Tuesday, February 03, 2009
In this piece at Alternet.org, Joshua Holland asks an interesting (and timely) question: Why aren't Americans rioting in the streets in response to the worsening financial and economic crisis like much of the rest of the world?
Over the past few years, a series of riots spread across what is patronizingly known as the Third World. Furious mobs have raged against skyrocketing food and energy prices, stagnating wages and unemployment in India, Senegal, Yemen, Indonesia, Morocco, Cameroon, Brazil, Panama, the Philippines, Egypt, Mexico and elsewhere.It seems that people are pretty riled up everywhere these days.
For the most part, those living in wealthier countries took little notice. But now, with the global economy crashing down around us, people in even the wealthiest nations are mad as hell and reacting violently to what they view as an inadequate response to their tumbling economies.
The Telegraph (UK) warned last month that protests over governments' handling of the crisis "are widespread and gathering pace," and "may spark a new revolution".
That is, everywhere except for the U.S.
After recounting the increasingly violent protests and demonstrations in the U.K., Greece, Latvia, France, Iceland, and Russia, attention is then turned to the U.S.
Notably absent from the list of countries where the economic crunch is rending the social fabric is the good ole US of A, a state with the greatest level of economic inequality in the wealthy world.Surprisingly, the role of religion in the American culture was not mentioned, but, it is arguably as big a factor as any other.
Outside of a few scattered and quickly contained protests, the citizens of the U.S. -- a country born of revolution, but with an elite that's been terrified of that legacy since immediately after its founding -- have been calm, despite opinion polls showing that Americans are more dissatisfied with the direction in which the country has been headed since they began measuring such things.
It's a baffling disconnect, considering that real wages for all but the top 10 percent of the economic pile haven't increased in 35 years.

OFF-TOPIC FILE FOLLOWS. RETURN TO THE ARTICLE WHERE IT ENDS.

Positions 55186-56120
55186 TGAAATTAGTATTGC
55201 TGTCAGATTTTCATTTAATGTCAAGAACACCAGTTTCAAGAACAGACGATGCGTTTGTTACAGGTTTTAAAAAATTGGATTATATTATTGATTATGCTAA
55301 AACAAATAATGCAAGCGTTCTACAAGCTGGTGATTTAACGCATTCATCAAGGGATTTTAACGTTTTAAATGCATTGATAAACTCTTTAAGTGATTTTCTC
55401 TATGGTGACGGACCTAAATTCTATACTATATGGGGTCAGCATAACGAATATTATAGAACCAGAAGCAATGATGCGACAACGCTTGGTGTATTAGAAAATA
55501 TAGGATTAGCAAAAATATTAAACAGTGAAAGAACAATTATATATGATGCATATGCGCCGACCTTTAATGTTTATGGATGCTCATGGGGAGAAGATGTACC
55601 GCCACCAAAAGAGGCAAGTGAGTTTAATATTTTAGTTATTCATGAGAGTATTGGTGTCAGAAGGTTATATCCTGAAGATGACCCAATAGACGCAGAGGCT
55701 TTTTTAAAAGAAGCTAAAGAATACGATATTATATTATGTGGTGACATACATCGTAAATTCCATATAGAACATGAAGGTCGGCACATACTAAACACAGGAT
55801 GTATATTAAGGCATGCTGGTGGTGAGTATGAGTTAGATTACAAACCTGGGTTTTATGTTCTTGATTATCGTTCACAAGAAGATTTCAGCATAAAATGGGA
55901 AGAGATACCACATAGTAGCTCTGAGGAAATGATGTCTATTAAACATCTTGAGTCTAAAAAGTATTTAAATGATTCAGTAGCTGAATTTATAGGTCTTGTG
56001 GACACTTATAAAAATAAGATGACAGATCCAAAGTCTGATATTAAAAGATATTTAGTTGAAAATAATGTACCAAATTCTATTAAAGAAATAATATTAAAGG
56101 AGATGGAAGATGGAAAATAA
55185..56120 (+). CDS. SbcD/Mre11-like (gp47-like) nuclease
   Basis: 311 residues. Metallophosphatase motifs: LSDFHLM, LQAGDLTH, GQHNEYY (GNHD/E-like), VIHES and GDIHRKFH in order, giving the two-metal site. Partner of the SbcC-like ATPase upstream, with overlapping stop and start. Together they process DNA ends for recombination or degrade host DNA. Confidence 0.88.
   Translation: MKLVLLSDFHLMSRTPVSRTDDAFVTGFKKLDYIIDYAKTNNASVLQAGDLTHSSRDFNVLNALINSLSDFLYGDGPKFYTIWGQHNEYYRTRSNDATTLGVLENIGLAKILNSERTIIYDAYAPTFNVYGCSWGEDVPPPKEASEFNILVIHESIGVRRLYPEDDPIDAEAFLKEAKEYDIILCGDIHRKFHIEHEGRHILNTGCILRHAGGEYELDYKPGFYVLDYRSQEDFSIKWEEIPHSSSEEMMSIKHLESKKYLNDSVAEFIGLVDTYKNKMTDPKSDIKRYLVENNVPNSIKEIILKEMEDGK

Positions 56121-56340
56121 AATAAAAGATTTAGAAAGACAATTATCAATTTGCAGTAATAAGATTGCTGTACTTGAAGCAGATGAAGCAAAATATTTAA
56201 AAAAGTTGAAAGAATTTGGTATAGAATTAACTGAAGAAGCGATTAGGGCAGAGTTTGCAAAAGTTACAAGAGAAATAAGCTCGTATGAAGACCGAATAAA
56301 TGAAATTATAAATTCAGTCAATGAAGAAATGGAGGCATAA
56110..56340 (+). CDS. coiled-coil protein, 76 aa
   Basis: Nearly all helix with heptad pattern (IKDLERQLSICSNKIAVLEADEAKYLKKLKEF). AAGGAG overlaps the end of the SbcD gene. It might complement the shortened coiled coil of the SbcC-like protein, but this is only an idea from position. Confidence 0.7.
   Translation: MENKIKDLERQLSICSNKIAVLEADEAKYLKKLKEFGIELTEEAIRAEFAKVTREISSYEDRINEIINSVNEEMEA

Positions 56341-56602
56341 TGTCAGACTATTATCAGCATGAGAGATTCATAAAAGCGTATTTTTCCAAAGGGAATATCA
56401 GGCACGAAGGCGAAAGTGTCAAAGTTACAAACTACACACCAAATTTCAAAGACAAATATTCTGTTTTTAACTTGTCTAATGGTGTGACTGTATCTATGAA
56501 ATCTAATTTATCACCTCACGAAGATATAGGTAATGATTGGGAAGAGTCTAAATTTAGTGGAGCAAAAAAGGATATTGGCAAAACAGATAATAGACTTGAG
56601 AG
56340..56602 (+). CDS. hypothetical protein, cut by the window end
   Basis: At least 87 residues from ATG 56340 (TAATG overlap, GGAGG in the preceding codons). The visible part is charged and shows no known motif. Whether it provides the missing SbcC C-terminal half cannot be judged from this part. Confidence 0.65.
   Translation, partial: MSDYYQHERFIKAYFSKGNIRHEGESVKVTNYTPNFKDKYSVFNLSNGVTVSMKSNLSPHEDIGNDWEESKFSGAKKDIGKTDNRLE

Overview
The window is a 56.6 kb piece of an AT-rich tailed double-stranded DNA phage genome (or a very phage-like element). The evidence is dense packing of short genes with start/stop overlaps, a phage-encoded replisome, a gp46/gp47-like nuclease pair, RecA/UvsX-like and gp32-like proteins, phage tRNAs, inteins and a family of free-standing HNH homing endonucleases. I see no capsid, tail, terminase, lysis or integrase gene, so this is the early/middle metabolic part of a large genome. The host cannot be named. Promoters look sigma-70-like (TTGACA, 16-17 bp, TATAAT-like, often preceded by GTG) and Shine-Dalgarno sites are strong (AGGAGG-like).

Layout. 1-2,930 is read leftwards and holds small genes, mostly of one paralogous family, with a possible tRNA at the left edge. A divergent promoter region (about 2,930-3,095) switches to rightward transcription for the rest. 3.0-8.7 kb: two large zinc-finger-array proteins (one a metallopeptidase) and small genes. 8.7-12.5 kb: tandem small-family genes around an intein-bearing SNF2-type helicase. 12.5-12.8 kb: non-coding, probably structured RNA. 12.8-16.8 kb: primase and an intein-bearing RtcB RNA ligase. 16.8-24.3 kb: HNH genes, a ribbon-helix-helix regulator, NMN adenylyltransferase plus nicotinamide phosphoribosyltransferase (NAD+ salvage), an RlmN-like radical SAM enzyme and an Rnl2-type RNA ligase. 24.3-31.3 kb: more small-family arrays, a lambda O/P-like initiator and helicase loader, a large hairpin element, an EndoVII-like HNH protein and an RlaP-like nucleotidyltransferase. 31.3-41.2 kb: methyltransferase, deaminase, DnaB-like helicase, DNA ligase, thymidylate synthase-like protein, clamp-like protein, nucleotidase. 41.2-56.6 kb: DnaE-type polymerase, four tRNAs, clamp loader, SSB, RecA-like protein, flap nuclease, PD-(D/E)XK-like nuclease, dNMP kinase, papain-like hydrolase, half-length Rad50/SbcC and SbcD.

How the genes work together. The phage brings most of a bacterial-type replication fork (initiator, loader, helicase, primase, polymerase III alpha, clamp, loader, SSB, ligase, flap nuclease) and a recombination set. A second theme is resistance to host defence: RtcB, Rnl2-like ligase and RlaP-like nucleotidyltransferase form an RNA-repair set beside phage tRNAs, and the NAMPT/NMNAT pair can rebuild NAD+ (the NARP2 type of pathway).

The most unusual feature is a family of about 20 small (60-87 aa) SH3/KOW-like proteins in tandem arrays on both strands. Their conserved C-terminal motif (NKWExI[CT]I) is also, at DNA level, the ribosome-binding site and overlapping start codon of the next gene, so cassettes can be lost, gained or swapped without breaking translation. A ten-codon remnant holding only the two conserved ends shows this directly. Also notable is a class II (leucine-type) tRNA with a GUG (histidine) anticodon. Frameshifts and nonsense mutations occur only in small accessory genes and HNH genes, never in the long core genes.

Americans are rightfully angry about that state of affairs, but with a few small exceptions, quietly so. Why? It depends on whom you ask.
In a 2006 interview with Harper's, Barack Obama shared a subtle, but rather fundamental observation about America's political culture: "Since the founding," he said, "the American political tradition has been reformist, not revolutionary." If there is to be positive change, Obama has argued, it must be gradual; "brick by brick," as he put it in one of his final campaign speeches.
Mark Ames, author of Going Postal: Rage, Murder, and Rebellion -- From Reagan's Workplaces to Clinton's Columbine and Beyond, argues that Americans have been beaten down to a degree that they're now a pacified population, largely willing to accept any economic outrage its elites impose on them.
In a 2005 interview with AlterNet, Ames said the "slave mentality" is stronger in the U.S. than elsewhere, "in part because no other country on earth has so successfully crushed every internal rebellion."
Slaves in the Caribbean for example rebelled a lot more because their oppressors weren't as good at oppressing as Americans were. America has put down every rebellion, brutally, from the Whiskey Rebellion to the Confederate rebellion to the proletarian rebellions, Black Panthers, white militias ... you name it. This creates a powerful slave mentality, a sense that it's pointless to rebel.
As The Nation's Bill Greider told Democracy Now's Amy Goodman, "you can't do this to people year after year -- that is, upturn their lives, take away what they thought they had earned, and so forth and so on, without provoking rather intense political reactions. ... We're just, just beginning to see a few bubbles like that around this country. I don't say we're going to have riots, but I think ... people, out of their own distress and anger, will organize their own politics, and they will make themselves seen and heard around this country."
If I can find the chart from Pew Research from a few years ago showing how much more important religion is in the U.S. than anywhere else in the developed world, I'll tack it on to the end of this post, but it seems to me that an abiding faith above and beyond President Obama's ability to rescue the economy is somehow involved.
UPDATE: Tuesday, Feb. 3 - 10:30 AM PST
FWIW - Unable to locate the results of the Pew Research poll that asked "How important is God in your life?", the best that could be found was from an LA Times story that contained the following, very similar data.